So, I knew that I wanted to do something creative. And I had weaseled my way in high school into doing a radio show at Tufts University’s radio station, WMFO, which had a very questionable policy of reserving 30 to maybe even 50 percent of its airtime to community members. That is to say, non-students. And I think their intention was to invite local left-wing activists from Somerville to come in and talk about El Salvador. But a rather sizable loophole also forced them to accept a precocious, weird 17-year-old from an upper-middle-class background in Brookline, Massachusetts, to come on and play all of his favorite Tom Waits and Billy Bragg songs over and over and over again. So I thought I would go into radio.
I didn’t know what I was going to do. In many ways I still don’t. I just like doing the things that I like doing with the people I like doing them with and occasionally making something. The only thing that was ever requested of me, I think, from any sort of vague professional idea—well, I went to Yale University, another outward indication that I knew what was going on in my life. I studied hard enough and got into it—and my dad said, “You can do whatever you want in college, but just do one thing: Take an accounting course.” And of course that was number one with a bullet of things that I would never do, because he said it. And consequently I don’t know how—I mean, I know how to do math, but my finances are in terrible shape. I wish I had listened to my dad and taken the course.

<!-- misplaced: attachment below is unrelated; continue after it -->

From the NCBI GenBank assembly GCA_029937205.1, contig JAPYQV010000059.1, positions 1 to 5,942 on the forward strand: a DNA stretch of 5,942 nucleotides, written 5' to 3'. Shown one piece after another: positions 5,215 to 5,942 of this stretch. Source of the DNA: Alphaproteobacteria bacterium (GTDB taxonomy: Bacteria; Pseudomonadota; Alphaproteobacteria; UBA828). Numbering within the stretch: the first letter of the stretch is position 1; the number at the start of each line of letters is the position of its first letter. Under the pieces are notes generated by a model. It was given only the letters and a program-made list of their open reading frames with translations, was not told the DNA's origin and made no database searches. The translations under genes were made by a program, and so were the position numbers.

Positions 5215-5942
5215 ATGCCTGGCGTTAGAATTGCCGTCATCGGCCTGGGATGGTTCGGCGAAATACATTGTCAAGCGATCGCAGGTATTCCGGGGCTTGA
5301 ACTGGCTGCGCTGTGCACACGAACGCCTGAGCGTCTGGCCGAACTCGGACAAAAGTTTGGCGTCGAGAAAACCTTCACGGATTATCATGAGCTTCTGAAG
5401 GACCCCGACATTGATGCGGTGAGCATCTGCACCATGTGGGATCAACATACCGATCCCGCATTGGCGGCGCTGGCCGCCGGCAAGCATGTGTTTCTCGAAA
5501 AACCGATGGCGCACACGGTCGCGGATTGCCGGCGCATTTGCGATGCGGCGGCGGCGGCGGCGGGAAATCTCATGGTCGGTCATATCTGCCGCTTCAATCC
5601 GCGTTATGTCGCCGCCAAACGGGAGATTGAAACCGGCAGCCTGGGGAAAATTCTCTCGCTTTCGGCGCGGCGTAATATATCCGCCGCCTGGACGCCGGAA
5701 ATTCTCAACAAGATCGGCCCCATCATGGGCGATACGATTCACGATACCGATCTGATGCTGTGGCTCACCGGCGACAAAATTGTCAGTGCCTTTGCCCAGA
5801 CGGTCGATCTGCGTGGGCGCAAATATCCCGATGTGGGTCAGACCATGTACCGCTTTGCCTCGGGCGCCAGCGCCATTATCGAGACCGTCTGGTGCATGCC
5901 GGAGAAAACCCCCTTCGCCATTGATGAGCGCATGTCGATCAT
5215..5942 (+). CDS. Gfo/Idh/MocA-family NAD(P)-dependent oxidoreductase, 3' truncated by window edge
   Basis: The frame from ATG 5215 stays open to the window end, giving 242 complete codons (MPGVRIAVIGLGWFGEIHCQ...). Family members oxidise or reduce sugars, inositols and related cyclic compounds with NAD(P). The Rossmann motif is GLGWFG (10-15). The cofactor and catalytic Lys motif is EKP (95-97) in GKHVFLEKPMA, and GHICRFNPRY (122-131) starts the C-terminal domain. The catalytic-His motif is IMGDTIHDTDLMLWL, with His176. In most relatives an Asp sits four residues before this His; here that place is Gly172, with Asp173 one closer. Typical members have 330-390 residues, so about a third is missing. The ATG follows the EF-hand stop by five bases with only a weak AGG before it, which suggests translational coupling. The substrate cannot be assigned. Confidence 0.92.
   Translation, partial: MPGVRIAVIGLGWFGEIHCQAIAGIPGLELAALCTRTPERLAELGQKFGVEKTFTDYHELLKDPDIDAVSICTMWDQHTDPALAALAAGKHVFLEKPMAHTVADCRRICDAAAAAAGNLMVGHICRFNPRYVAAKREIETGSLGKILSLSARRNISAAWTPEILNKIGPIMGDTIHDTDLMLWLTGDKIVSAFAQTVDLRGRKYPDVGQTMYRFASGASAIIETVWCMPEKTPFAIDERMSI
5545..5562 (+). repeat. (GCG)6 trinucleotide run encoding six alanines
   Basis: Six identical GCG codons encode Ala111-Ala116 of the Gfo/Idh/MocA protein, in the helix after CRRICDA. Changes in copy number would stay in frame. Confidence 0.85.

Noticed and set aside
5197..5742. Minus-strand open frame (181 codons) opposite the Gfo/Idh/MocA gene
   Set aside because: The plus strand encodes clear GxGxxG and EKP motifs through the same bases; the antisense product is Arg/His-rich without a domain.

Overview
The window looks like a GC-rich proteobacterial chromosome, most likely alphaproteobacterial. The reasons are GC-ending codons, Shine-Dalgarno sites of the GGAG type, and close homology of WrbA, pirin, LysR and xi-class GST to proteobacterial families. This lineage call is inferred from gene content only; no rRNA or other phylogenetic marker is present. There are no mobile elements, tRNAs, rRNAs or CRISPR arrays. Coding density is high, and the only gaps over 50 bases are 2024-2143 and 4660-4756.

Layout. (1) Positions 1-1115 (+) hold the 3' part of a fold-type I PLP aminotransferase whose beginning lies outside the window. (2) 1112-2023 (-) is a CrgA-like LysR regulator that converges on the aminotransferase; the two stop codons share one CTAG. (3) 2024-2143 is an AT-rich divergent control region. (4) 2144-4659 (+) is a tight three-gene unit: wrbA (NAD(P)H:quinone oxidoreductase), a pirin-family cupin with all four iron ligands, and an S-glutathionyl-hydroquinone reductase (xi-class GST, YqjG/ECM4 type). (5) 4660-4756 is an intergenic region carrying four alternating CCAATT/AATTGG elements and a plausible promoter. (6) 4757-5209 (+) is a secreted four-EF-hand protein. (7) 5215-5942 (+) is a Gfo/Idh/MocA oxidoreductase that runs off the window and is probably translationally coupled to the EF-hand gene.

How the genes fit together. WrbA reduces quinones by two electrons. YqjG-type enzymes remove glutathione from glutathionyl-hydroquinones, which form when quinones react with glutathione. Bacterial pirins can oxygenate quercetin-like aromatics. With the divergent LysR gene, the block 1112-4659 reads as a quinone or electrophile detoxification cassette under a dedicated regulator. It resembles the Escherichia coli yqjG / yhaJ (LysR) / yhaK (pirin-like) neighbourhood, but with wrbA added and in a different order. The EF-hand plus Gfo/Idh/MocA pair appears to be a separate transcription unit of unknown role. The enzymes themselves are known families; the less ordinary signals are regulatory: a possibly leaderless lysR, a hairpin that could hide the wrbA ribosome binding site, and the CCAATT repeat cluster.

AVC: You could always take it now.
JH: I know. I could do it today. I could probably watch a video online. But it’s like that time that Jonathan Coulton, my best friend, said, “You should read the novels of Neal Stephenson. You would like them.” I’m like, “I bet you’re right, I would like them, but I will never read them now.” Sometimes, some recommendations engender resistances. I did finally read the novels of Neal Stephenson and Jonathan was absolutely right and I loved them. So maybe I’ll take an accounting course and better myself tomorrow. Tomorrow.
JH: A non-existing person?
AVC: Yes, a fictional person.
JH: A fictional person. Yeah, because the mystery of my life is that I’ve actually managed to sidle up to my non-fictional cultural heroes. You know, Jon Stewart, Don Rickles, George R.R. Martin. We’re all going on a fishing trip together next week. [Laughs.] If only it were true.
AVC: George R.R. Martin already has the hat.
JH: I remember one time when the Apple ads were just getting going and I saw Chuck D at the Apple store and I said, “I just wanted to let you know I saw you guys perform at Toad’s Place in New Haven in 1989 or ’90, and while I’m obviously not the target audience of Public Enemy, the music had a profound effect on me and made me look at the world differently.” And that is what I intended to say, what I wanted to say. But all I got to say was, “Uh, Mr. D?” And he said, “Hey! PC!” I thought, “The world is upside down.” And then he hugged me. I got hugged by Chuck D. I mean, it was one of the greatest days of my life.